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Bachmann urges Christians not to 'settle'
Michelle Bachman addressed students at Liberty University on Wednesday.
September 28th, 2011
08:20 PM ET

Bachmann urges Christians not to 'settle'

By Ashley Killough, CNN

(CNN) – Minessota Rep. Michele Bachmann gave one piece of advice to students at the country's largest Christian university: "Don't settle."

It's a line she's recently pushed to Republican voters, urging the GOP not to "settle" on leading GOP presidential candidates.

But on Wednesday she turned the phrase into one laced with heavy spiritual themes.

"Don't settle for anything less than what this great and almighty God has planned for you," Bachmann said in a speech at Liberty University in Lynchburg, Virginia.

The White House hopeful described her experience becoming a Christian as a 16-year-old, when she said she walked into a church one day with some friends and felt called to the altar.

Read the full story here from CNN's Political Ticker
- CNN Belief Blog

Filed under: Belief • Christianity • Faith Now

Patriotism and the 'God gap'
Surveys suggest a 'God gap' in views on American patriotism.
September 28th, 2011
07:19 PM ET

Patriotism and the 'God gap'

By Dave Schechter, CNN

(CNN)– “And may God bless the United States of America” is a popular closing line in speeches by presidents and presidential hopefuls.

Does a higher power, if one exists, “shed his grace on thee,” as the lyrics of “America the Beautiful” proclaim?

And if so, does this make the United States of America the greatest country in the world?

FULL POST

- CNN Belief Blog

Filed under: Belief • Church and state • Courts • Faith Now

In Brooklyn, a Hasidic walking tour opens ultra-Orthodox Jewish life to outsiders
A walking tour in Crown Heights opens the door to the ultra-Orthodox Jewish community.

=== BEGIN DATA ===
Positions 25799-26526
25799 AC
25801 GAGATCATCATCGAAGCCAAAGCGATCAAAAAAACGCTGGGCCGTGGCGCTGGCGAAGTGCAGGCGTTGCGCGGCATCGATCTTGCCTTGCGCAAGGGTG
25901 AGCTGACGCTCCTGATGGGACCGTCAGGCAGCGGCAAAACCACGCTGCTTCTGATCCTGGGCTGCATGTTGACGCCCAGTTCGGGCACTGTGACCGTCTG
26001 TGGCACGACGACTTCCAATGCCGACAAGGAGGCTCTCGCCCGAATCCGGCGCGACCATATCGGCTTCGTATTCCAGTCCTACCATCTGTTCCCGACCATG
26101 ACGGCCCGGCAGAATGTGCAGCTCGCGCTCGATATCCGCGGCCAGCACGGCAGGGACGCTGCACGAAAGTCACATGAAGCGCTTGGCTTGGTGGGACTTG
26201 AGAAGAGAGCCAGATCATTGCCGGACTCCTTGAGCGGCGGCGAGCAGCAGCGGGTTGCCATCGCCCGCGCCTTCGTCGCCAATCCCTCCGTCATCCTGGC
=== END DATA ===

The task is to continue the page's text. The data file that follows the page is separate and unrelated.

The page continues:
September 28th, 2011
11:58 AM ET

In Brooklyn, a Hasidic walking tour opens ultra-Orthodox Jewish life to outsiders

By Philip Rosenbaum, CNN, and Ryan P. Casey, Special to CNN

New York (CNN) – When he was 18 and still living in his hometown of Chattanooga, Tennessee, Beryl Epstein received a call from his older brother, Mordechai, who was about to join the Israel Defense Forces.

Mordechai urged his younger brother to come to Crown Heights, a largely ultra-Orthodox Jewish neighborhood in Brooklyn, New York, where he was studying before heading to Israel.

“I knew there must be more – something I was missing,” recalls Epstein, 53, who grew up in a secular Jewish home.

His visit to Crown Heights the following year, 1977, inspired him to move there and to join the Chabad Lubavitch, a Hasidic Jewish sect predominant in the neighborhood. Inside his new community, Epstein noticed there was a misconception among outsiders that Lubavitcher Jews – who are distinguished by dark clothing, frequent use of Yiddish and what they say is an unyielding focus on devotion to God – shun the outside world.

FULL POST

- CNN Belief Blog

Filed under: Faith Now • Judaism • New York

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About this blog

The CNN Belief Blog covers the faith angles of the day's biggest stories, from breaking news to politics to entertainment, fostering a global conversation about the role of religion and belief in readers' lives. It's edited by CNN's Daniel Burke and Eric Marrapodi with daily contributions from CNN's worldwide newsgathering team.

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